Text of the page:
4. Relative to the second coming of Jesus, the two men in white apparel said Jesus "shall so come in like manner as ye have seen him go into heaven."
This is totally consistent with everything that we have established so far.
As you recall, on the day of Pentecost the Holy Spirit was poured out upon the apostles enabling them to preach the gospel as the Lord gave them guidance. A very interesting part of Peter's sermon has to do with the kingdom. He had quoted an Old Testament scripture written by David and was arguing that it applied to Christ, not David (Acts 2:29-36):
Men [and] brethren, let me freely speak unto you of the patriarch David, that he is both dead and buried, and his sepulchre is with us unto this day. Therefore being a prophet, and knowing that God had sworn with an oath to him, that of the fruit of his loins, according to the flesh, he would raise up Christ to sit on his throne; He seeing this before spake of the resurrection of Christ, that his soul was not left in hell, neither his flesh did see corruption. This Jesus hath God raised up, whereof we all are witnesses. Therefore being by the right hand of God exalted, and having received of the Father the promise of the Holy Spirit, he hath shed forth this, which ye now see and hear. For David is not ascended into the heavens: but he saith himself, The Lord said unto my Lord, Sit thou on my right hand, Until I make thy foes thy footstool. Therefore let all the house of Israel know assuredly, that God hath made that same Jesus, whom ye have crucified, both Lord and Christ.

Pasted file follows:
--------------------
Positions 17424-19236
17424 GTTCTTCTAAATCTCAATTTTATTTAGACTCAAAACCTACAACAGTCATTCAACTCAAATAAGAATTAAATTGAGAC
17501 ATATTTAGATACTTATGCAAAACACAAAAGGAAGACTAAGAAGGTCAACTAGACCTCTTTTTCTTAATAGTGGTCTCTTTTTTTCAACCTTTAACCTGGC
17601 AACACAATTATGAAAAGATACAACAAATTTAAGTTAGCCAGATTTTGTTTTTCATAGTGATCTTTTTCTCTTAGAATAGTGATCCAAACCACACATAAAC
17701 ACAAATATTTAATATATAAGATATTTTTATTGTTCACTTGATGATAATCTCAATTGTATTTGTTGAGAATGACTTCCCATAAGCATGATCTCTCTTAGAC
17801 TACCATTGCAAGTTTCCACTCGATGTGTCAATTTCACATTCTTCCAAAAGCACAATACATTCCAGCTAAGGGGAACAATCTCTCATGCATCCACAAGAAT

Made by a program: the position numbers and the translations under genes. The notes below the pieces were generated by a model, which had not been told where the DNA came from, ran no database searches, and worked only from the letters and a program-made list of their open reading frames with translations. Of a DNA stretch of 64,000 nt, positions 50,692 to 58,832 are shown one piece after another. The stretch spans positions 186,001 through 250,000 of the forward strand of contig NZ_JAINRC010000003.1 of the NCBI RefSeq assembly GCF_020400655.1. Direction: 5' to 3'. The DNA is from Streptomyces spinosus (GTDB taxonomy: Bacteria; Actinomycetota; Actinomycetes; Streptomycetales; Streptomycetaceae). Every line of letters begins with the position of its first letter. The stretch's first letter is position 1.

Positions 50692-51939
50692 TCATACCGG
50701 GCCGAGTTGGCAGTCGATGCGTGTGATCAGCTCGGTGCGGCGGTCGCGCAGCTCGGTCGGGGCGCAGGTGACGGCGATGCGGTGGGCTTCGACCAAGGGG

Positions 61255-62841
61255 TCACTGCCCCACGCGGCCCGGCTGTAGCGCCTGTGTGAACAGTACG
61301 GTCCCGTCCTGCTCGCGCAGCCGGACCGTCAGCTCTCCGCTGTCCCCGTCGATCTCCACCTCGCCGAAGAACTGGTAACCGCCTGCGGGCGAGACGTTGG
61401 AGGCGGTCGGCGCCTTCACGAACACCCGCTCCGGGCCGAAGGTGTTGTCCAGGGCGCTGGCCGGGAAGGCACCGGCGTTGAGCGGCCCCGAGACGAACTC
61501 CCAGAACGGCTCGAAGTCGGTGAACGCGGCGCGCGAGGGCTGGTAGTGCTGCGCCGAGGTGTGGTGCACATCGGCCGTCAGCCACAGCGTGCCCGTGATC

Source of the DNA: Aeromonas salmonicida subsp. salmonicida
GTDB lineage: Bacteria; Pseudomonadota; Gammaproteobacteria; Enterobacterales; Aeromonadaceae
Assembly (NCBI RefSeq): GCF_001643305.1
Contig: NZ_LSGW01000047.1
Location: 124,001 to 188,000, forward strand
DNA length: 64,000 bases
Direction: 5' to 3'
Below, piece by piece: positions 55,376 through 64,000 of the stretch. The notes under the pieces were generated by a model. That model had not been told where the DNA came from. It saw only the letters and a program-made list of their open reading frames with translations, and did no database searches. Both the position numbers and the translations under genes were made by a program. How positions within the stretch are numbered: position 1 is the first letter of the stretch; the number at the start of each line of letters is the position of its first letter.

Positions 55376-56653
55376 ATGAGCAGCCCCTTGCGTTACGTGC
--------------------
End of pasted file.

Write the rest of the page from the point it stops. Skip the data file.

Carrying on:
The following conclusions can be drawn from this passage:
1. David spoke prophetically that one would sit on his throne. Peter said that he was, in fact, speaking about the resurrection of Christ. The resurrection of Christ put Jesus on "the right hand of God exalted," a throne far superior to any that David ever sat on.
2. Jesus is king. He has ascended to the throne. The kingdom, is "not of this world" -- not a political kingdom. Jesus is far above all such rule and authority (Revelation 5).
3. Premillinialism assumes that Jesus will leave this throne and take on a worldly throne for 1000 years. There is certainly no evidence of that here. We need to recognize that Jesus is king now, and that all Christians are citizens of His kingdom.